“I am in service to the court, because they need to understand what this defendant is saying, the evidence they are presenting. But it goes both ways, not only for the courts but for that participant They need to understand the proceedings.”
There are three skill levels for interpreters used in Nebraska courtrooms. Certified interpreters have the most rigorous training and testing, followed by registered interpreters.
“Our registered interpreters are trained and they are very good but they are not of the quality that a certified interpreter is so there is some difference in terms of quality and the timeliness when there is a shortage,” said Justice Gerrard.
Without an adequately trained interpreter a court record may not be as accurate as a judge and participating attorneys prefer. The last resort is interpreters who are neither certified or licensed. Currently there are no certified or licensed interpreters for the third most requested language in Nebraska courtrooms. Last year there were more than 400 requests for Nuer, one of the two languages spoken by newly settled refugees from Sudan.
The state actively recruits interpreters, but it’s not easy getting quality translators. Part of the problem is the difficulty of the job and the very challenging testing needed to become fully certified.
Last fall Victoria Welles became Nebraska’s first certified interpreter of Russian. “I’ll be honest with you I didn’t pass it the first time and it was a big challenge and a stab in my pride,” Welles said with a chuckle. The exam was much more difficult than she expected.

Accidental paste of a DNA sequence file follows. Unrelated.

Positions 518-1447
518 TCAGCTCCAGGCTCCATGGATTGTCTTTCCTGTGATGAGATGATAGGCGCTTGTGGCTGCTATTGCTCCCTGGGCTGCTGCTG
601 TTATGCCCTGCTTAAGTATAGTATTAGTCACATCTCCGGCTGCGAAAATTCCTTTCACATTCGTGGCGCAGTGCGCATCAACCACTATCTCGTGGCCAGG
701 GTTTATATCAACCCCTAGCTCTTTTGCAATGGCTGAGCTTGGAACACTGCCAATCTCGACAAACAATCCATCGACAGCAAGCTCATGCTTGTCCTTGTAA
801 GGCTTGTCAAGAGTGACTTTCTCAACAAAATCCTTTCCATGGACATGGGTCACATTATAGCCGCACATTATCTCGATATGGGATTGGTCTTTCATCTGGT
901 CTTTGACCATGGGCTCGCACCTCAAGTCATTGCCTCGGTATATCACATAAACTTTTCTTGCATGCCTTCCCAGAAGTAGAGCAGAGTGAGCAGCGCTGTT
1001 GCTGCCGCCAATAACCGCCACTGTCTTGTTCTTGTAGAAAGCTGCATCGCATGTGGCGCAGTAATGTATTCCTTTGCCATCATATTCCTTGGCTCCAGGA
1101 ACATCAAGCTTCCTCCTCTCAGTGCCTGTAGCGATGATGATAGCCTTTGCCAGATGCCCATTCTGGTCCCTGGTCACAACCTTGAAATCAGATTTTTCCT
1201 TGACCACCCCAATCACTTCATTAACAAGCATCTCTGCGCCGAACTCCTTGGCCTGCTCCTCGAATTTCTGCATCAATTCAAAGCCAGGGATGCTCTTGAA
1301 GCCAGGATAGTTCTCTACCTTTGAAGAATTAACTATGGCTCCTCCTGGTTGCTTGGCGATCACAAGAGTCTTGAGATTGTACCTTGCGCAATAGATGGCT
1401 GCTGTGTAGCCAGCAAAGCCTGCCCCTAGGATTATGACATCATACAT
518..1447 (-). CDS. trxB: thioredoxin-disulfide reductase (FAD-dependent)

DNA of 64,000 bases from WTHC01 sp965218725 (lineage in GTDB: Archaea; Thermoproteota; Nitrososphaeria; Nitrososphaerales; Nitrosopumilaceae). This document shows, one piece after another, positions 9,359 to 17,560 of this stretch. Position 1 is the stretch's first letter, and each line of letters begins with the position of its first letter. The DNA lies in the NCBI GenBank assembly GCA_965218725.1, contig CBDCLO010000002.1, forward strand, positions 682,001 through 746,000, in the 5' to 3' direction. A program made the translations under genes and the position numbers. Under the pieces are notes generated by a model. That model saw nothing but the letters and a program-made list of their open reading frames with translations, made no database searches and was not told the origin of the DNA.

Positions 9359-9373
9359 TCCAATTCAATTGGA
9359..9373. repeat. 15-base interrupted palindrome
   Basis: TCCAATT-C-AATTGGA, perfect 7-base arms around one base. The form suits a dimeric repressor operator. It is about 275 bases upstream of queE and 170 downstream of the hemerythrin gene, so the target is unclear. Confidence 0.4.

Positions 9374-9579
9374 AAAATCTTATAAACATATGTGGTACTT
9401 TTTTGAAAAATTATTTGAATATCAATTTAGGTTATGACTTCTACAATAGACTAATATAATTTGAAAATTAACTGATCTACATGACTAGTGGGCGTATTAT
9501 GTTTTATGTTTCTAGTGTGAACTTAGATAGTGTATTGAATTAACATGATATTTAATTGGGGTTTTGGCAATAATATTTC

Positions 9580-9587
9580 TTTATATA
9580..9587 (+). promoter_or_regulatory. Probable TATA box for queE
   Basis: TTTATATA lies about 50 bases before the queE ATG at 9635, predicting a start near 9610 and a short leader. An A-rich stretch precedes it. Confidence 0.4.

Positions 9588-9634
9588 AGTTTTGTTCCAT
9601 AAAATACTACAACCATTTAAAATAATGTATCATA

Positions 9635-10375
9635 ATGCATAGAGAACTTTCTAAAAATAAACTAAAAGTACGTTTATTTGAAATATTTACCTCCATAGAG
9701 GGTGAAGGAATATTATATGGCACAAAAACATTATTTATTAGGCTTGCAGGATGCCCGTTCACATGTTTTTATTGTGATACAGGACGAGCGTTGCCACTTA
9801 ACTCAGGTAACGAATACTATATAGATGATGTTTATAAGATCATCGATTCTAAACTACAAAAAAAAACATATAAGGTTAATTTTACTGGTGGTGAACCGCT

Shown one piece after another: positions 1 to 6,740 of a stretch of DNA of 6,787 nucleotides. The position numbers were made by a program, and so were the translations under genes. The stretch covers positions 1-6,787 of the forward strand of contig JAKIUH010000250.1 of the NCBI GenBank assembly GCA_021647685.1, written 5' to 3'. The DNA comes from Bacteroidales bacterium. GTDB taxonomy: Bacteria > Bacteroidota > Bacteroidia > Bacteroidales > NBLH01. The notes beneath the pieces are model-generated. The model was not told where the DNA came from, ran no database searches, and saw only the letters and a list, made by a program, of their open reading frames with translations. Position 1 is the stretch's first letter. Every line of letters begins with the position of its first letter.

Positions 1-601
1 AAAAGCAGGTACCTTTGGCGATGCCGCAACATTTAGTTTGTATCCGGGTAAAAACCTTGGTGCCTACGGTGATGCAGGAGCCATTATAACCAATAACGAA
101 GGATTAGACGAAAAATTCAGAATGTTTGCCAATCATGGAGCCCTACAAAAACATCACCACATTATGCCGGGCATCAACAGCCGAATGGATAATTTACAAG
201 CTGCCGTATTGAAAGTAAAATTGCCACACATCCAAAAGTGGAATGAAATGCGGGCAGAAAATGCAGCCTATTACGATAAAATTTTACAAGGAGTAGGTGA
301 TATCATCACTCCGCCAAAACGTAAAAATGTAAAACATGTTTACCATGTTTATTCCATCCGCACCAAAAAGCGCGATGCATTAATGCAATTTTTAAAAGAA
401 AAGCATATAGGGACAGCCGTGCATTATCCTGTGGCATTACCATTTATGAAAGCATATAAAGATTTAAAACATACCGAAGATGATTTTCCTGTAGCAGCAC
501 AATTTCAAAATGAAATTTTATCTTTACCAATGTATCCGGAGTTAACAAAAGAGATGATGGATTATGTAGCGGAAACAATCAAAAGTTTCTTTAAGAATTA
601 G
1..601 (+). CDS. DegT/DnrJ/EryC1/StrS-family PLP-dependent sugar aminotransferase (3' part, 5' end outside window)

“It took me a lot of practice, a lot of training, a lot of self-discipline to practice every day and that was probably the hardest.”
She had been called upon to translate even before getting her certification and the more she provided the service the more she found the work to be rewarding. It can also be emotionally demanding when faced with someone from her native Russia who gets tangled up with the law.
“It’s a lot of challenges and a lot of problems for a human to overcome,” she says of the defendants who need her help. “So if there is somebody standing next to them saying I will be your interpreter at least one of those challenges is hopefully going away. They know they will not have to butcher their English and they can speak in their native language and it will be interpreted.”
This past year in Nebraska there were requests for interpreters in 70 different languages, including French, Korean, Farsi, Portuguese and services for the deaf.
Back at the Lancaster County Courthouse, Raul Escobar was looking over the court calendar on his iPad. In addition to being an interpreter, he helps schedule translation services for others needed every day. “Another criminal case in Arabic. A divorce action in Spanish, another juvenile hearing was in Nuer, one of the Sudanese languages. It runs the gamut.”
The visitor asked if it was like this every day.
Every day,” Escobar said with a tired smile. Every day.